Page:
Bayley History, Family Crest & Coats of Arms

Bayley is one of the names that was brought to England in the wave of migration following the Norman Conquest of 1066. It is a name for a person who held the civil office of the same name in Normandy. The title 'Le Bailli' was approximately equal to that of Viscount or sheriff. [1] There was also a place named Bailleul-En-Vimeu which is about six miles south of Abbeyville in the Somme, Normandy from which some instances of the surname may have evolved. The name Bayley is also an occupational name for a steward or official, deriving from "baiulivus" in Late Latin. In Scotland the word bailie, rather than bailiff is still used as the title for an officer in the courts.

Early Origins of the Bayley family

The surname Bayley was first found in Northumberland. However, there is still great controversy over the earliest origins of the name. There was great popular belief that the name was changed from Balliol, due to the unpopularity of the two Scottish Kings of that name. However, many historians, such as Bain, find no evidence for such a change, and cite very early instances of the name Baillie, such as William de Bailli, who appeared as a juror on an inquest concerning forfeited lands in Lothian around 1311-12. [2]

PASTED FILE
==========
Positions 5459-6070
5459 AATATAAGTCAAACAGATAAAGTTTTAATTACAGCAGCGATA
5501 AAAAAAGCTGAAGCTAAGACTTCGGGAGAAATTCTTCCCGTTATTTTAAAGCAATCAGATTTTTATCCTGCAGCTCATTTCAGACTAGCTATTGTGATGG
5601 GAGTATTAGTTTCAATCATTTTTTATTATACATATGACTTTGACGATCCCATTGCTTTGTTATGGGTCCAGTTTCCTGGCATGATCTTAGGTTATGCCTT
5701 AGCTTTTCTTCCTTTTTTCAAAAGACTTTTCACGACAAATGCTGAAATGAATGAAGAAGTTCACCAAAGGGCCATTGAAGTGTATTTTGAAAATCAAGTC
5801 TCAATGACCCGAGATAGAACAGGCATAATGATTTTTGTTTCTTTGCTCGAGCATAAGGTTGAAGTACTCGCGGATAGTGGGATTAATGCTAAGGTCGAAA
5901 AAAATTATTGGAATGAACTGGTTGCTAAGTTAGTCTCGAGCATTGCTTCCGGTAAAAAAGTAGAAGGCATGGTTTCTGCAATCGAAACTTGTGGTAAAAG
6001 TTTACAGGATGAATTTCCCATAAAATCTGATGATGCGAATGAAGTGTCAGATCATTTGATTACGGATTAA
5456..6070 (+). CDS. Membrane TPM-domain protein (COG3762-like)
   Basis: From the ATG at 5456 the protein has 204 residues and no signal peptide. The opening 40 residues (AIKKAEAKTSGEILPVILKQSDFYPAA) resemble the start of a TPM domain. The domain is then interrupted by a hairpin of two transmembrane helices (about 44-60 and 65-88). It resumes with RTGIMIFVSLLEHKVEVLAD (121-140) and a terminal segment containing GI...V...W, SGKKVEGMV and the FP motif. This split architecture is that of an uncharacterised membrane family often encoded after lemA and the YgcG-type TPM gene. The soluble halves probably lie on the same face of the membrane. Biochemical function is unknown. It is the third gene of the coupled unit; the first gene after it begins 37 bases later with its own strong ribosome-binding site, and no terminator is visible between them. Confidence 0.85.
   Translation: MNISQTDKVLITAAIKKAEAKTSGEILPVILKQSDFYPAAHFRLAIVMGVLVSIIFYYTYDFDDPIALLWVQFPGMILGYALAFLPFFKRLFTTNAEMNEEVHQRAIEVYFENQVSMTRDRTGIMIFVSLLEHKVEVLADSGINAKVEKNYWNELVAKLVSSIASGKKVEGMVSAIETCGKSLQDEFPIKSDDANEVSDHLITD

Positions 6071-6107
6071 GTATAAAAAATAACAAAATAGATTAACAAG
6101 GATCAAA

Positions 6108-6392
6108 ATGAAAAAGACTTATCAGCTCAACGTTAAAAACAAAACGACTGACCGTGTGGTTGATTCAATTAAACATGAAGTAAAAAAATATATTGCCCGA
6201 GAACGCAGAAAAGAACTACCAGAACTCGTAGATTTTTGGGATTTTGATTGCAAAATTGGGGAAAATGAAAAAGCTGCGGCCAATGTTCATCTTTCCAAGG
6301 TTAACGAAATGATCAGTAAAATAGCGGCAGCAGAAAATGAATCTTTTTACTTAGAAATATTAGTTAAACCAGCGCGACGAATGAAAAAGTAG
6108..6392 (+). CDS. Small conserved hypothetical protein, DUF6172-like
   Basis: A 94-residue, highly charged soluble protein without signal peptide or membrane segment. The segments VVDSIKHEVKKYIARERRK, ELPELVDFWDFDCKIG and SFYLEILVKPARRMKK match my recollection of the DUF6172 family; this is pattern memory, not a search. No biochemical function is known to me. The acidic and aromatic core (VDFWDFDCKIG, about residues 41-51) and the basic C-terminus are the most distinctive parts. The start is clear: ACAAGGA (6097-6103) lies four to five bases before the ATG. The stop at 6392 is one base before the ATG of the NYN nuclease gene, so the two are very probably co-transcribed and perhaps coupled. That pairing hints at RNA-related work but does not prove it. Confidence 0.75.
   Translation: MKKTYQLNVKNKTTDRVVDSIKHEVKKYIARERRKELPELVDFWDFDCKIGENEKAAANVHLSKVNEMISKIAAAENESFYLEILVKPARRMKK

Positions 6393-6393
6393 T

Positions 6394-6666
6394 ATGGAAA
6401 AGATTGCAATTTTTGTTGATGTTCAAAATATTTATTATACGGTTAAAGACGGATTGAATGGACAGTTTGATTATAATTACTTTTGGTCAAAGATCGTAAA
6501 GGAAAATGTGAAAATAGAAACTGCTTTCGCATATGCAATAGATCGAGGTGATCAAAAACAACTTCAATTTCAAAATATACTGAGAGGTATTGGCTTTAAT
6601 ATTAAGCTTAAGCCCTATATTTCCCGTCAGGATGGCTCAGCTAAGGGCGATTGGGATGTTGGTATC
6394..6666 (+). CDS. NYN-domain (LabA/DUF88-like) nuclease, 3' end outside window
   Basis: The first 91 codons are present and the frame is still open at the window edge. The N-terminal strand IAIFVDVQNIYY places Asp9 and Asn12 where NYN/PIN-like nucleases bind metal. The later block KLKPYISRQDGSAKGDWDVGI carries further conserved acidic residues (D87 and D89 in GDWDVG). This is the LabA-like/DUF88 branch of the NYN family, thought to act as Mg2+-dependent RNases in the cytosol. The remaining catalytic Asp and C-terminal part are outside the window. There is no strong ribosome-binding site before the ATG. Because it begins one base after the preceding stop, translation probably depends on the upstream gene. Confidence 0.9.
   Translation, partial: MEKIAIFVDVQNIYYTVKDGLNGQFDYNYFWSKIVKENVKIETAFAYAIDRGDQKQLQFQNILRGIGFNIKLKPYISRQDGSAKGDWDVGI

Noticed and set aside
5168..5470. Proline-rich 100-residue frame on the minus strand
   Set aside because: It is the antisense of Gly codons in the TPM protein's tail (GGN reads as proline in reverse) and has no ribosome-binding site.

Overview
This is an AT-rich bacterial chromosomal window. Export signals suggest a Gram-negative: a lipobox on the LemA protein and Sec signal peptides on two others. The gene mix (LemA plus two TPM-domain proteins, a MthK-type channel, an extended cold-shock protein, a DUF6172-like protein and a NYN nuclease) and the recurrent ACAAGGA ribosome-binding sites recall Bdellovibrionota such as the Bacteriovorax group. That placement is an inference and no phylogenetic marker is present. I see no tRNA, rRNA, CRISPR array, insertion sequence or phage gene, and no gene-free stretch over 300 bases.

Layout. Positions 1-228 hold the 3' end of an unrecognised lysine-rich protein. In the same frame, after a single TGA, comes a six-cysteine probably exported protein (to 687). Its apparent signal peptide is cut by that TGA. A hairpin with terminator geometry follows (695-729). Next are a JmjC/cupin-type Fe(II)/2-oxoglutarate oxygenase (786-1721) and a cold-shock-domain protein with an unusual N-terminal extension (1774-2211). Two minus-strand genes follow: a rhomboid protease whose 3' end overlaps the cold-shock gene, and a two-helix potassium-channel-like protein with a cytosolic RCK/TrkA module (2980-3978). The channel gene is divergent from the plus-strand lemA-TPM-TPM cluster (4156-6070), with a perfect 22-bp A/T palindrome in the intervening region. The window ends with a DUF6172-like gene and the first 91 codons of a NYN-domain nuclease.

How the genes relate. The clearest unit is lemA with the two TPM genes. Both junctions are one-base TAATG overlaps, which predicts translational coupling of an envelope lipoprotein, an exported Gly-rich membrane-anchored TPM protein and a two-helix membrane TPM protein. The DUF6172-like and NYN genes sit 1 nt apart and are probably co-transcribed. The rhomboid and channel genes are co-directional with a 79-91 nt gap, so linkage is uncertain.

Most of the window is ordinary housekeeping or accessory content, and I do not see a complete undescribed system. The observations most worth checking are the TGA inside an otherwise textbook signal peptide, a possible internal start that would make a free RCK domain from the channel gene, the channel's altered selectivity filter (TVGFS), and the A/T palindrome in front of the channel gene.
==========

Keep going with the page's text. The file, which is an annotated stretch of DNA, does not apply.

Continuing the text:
Early records of the Baillie Clan indicate that the aforementioned William de Bailli was also known as Baillie of Hoperig, who acquired the lands of Lamington in Lanarkshire. His son William was granted a charter confirming ownership of these same lands in 1358. Alexander, the eldest grandson of William and two brothers fled the country after they had beaten and killed their tutor. After serving in the army, Alexander received the lands of Dunain and Dochfour, and was appointed the Constable of Inverness. Another brother of Alexander's married a daughter of Sir Patrick Hume's in 1492, and from this union descended the Baillies of Jerviswood.

Early History of the Bayley family